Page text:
A new Carnegie Mellon University study released last week reveals that hybrid and diesel-engine vehicles are a better value compared to vehicles with gasoline engines.
The economics of hybrids and diesels are commonly evaluated based on their purchase price—on average higher than comparable gas-powered cars—compared to savings on fuel during their use. Retention of value—in terms of higher resale value—can skew the economic benefits in favor of alternative fuel-efficient cars, such as hybrids, diesels and electric vehicles.
The Carnegie Mellon researchers compared the Volkswagen Jetta TDI with the Jetta 5C and 4C; the Toyota Prius with the standard Toyota Camry sedan; the Honda Hybrid Civic with the conventional Civic; and the Mercedes-Benz E320 diesel with the E350.
The Jetta TDI and Toyota Prius came away as clear winners in terms of retaining a greater percentage of their initial purchase price. The study was underwritten by Bosch, a leading manufacturer of diesel technology, and was conducted by researchers at CMU’s Tepper School of Business. Researchers used auction data—provided by Manheim Auctions, a wholesale vehicle operator—for vehicles sold after three years of ownership.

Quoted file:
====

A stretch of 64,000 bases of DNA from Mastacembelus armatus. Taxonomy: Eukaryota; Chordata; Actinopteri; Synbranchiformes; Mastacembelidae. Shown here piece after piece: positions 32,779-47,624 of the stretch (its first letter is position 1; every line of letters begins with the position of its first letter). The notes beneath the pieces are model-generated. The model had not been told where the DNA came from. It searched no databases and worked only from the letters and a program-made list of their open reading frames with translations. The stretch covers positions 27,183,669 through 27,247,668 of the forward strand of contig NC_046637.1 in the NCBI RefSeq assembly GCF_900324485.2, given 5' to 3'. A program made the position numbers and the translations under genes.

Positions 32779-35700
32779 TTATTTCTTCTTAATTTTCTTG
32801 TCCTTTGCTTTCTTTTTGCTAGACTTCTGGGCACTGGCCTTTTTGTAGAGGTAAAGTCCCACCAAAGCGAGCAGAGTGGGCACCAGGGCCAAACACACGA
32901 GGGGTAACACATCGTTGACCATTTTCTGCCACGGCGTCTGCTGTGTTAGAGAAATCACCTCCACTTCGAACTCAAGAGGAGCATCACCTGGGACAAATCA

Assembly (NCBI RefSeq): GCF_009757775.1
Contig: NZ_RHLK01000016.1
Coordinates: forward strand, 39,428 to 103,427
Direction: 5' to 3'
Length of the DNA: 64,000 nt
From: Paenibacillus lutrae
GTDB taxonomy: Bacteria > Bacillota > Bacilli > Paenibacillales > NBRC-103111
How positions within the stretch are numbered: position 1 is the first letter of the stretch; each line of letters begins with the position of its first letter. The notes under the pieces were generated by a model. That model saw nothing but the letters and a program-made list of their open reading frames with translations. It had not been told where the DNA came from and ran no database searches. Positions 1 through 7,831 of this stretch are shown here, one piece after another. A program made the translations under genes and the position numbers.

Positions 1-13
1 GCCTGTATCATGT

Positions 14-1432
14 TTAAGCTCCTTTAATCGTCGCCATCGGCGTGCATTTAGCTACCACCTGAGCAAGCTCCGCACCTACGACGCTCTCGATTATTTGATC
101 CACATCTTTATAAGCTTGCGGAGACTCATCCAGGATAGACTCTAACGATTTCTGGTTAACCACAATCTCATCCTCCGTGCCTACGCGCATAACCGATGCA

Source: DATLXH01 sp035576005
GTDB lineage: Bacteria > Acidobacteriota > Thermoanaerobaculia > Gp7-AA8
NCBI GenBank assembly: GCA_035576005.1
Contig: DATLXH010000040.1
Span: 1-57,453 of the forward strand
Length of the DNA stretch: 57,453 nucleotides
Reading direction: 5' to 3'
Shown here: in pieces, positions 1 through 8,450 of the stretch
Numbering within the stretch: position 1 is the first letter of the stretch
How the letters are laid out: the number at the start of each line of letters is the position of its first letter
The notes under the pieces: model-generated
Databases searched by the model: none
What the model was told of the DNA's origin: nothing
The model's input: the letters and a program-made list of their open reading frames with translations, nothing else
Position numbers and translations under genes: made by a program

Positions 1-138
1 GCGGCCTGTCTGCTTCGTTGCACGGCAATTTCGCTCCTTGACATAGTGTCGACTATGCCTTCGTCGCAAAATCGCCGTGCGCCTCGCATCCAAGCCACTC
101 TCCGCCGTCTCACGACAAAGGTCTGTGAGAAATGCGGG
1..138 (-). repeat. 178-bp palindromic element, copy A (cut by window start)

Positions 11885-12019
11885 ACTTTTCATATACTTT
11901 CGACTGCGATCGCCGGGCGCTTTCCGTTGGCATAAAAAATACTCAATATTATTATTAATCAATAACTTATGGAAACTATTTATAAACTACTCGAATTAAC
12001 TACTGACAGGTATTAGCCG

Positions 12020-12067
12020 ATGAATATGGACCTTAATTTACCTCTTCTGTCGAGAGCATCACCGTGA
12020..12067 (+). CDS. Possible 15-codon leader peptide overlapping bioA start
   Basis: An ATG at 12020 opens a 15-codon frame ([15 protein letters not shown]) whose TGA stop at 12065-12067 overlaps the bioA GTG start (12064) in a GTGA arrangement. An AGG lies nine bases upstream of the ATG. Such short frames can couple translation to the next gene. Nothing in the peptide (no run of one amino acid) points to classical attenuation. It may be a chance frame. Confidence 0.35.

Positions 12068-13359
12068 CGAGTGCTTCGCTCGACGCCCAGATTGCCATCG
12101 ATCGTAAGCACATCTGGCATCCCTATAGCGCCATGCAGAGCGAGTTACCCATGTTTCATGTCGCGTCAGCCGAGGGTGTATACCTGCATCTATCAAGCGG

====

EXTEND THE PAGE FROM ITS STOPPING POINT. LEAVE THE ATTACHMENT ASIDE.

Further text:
Bosch obviously wanted third-party validation that clean diesel cars are a smart consumer choice. But the study also confirmed that hybrids, like the Prius, provide a similar resale benefit. This was especially true in summer of 2008, when gas prices spiked. It was also true—although to a lesser degree—when fuel prices dropped in 2009.
Gas and diesel prices are on the rise again in 2011, and are forecast to continue climbing in the coming years. This trend supports the economic argument that fuel efficiency is a desirable vehicle feature that will retain its value for today’s car buyers.